The street protests in Iran have faded in the face of the government's security crackdown. But the political squabbles and bickering continue. Internal feuds that were once kept behind closed doors have erupted into the open, providing a rare glimpse of political tensions in the Islamic Republic.
Suzanne Maloney of the Saban Center for Middle East Policy told a recent congressional hearing that the level of squabbling among Iran's political heavyweights is unprecedented.
"The other profound consequence for the Iranian regime ... is the cleavage within the political elite. There is always been factional bickering within Iran, but we have never seen anything at this level, and we have never seen the direct assault on the authority of the office of the supreme leader," she said.
When President Mahmoud Ahmadinejad was ordered by Supreme Leader Ali Khamenei to drop his choice of Rahim Esfandiar Mashaei to be first vice-president, he initially refused.
Mashaei is controversial in Iranian conservative political circles for favorable comments he once made about the Israeli people. Mr. Ahmadinejad subsequently gave in to the Supreme Leader's demand after conservatives called on him to do so. But in an apparent show of defiance, he then appointed Mashaei his chief of staff. Commentators have pointed out that Mashaei's daughter is married to the president's son.
Then on Sunday, with his re-inauguration on the horizon, he fired his hardline intelligence minister and the culture minister resigned. No official reasons were given for the moves. But, according to the English-language Tehran Times, both men had strongly objected to the Mashaei vice-presidential appointment.
On Sunday, Mr. Ahmadinejad also appointed Ali Kordan as special inspector. Kordan resigned as interior minister last year after it emerged that his claim of an Oxford University law degree was false. Kordan's new job is to investigate fraud and corruption in government.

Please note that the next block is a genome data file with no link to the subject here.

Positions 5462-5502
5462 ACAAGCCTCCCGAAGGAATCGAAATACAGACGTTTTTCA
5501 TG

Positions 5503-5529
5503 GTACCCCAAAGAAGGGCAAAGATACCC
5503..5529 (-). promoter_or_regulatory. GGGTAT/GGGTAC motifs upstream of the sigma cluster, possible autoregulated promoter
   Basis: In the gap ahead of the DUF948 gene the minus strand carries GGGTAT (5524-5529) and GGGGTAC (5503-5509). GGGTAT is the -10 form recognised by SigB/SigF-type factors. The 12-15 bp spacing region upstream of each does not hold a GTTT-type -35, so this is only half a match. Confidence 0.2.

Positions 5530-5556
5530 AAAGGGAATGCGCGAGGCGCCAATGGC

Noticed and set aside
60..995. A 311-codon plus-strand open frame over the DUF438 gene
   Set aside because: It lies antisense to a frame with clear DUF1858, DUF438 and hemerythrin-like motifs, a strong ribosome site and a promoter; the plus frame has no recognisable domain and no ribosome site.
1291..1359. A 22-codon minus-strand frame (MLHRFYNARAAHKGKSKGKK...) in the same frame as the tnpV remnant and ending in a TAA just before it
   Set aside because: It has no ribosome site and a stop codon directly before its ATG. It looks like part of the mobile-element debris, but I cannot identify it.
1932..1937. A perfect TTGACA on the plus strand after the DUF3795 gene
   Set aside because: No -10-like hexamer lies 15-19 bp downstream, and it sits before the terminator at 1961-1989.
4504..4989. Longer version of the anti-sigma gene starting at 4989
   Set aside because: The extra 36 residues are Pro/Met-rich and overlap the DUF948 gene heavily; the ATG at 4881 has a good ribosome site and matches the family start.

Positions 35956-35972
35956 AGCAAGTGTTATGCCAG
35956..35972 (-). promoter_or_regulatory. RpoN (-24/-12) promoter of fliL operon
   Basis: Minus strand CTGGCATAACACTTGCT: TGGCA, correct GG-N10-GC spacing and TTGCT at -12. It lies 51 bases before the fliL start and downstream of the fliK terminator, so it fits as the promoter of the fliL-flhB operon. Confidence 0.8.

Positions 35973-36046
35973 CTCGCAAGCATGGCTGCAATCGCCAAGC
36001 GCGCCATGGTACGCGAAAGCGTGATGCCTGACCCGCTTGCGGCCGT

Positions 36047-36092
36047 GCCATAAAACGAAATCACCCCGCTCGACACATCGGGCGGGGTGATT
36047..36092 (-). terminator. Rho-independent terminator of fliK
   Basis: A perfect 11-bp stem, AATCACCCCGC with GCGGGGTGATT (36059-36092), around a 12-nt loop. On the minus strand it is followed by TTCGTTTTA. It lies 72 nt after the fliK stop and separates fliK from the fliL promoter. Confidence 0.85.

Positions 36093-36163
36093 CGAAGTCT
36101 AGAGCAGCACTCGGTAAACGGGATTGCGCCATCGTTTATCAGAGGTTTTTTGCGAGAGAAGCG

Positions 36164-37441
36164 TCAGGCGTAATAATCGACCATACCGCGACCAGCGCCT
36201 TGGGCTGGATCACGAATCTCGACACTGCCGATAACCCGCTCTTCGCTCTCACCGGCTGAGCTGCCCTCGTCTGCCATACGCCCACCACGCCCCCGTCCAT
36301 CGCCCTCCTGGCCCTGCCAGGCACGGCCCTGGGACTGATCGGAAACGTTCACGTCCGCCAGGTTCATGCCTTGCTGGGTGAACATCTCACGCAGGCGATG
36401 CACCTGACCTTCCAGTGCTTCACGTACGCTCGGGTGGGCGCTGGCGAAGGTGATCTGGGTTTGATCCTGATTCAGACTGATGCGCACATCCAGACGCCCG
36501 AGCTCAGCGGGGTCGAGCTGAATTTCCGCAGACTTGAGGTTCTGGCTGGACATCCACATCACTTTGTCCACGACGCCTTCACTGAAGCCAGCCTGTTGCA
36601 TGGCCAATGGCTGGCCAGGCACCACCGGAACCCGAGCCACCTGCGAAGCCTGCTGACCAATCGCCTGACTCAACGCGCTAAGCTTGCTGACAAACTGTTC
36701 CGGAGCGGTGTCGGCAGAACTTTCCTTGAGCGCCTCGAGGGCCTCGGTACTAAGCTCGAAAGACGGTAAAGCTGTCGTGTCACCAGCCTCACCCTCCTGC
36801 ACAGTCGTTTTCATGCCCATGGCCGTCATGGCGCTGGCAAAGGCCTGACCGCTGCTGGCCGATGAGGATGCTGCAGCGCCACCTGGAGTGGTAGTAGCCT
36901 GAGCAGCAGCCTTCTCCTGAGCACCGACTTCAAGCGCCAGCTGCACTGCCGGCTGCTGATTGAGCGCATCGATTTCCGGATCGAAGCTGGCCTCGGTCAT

Analysts say the president is also facing internal pressure from reformists as well as conservatives. Middle East analyst Reva Bhalla of the private intelligence firm Stratfor says former president Ali Akbar Hashemi Rafsanjani - who is one of President Ahmadinejad's chief political rivals - is trying to limit the president's ability to politically maneuver in office.
"Rafsanjani is making clear that they have boundaries set on how far he [Ahmadinejad] is going to go, and that the Supreme Leader should respect those boundaries. And so that is what we need to see moving forward - how far is Ahmadinejad going to be able to go," said Bhalla.
Stanford University director of Iranian Studies Abbas Milani says the opposition itself is split.
"I think the opposition, in my mind, is divided in two groups. Some, like Rafsanjani, are more moderate. Rafsanjani, I think, wants a more refined version of the status quo. Mousavi and the rest of them, although they have not articulated, I think want a return, some of them have implicitly said they want a return, to the first draft of the constitution," said Milani.
That first draft of the 1979 constitution did not confer any special role to the clergy or contain any reference to velayat-e faqih, the concept under which final state authority rests with one religious leader.
The balance of power could rest in the hands of the powerful Iran Revolutionary Guard Corps. The Revolutionary Guard was created in 1979 because the leader Ayatollah Khomenei did not trust the military. It is a parallel force, separate from the regular military with its own ground, sea, and air units. It has also has internal security functions, it controls the Basij militia, and has built up considerable economic power as well. President Ahmadinejad is a Revolutionary Guard veteran.
Iran analyst Karim Sadjapour of the Carnegie Endowment for International Peace told a congressional hearing the president's and supreme leader's real worries would be if cracks start appearing the Revolutionary Guard.
"What would truly be devastating for Khamenei and Ahmadinejad would be fissures among the regime's security forces, mainly the Revolutionary Guards. So far, we have not seen that, but the Revolutionary Guards are a very large entity, 120,000 men," he said. "And whereas the senior commanders are hand-picked by Khamenei and they are going to likely remain loyal to him, the rank-and-file, both empirically and anecdotally, we have seen, are much more representative of Iranian society at large," he added.
President Ahmadinejad is due to be sworn in for his new term August 5.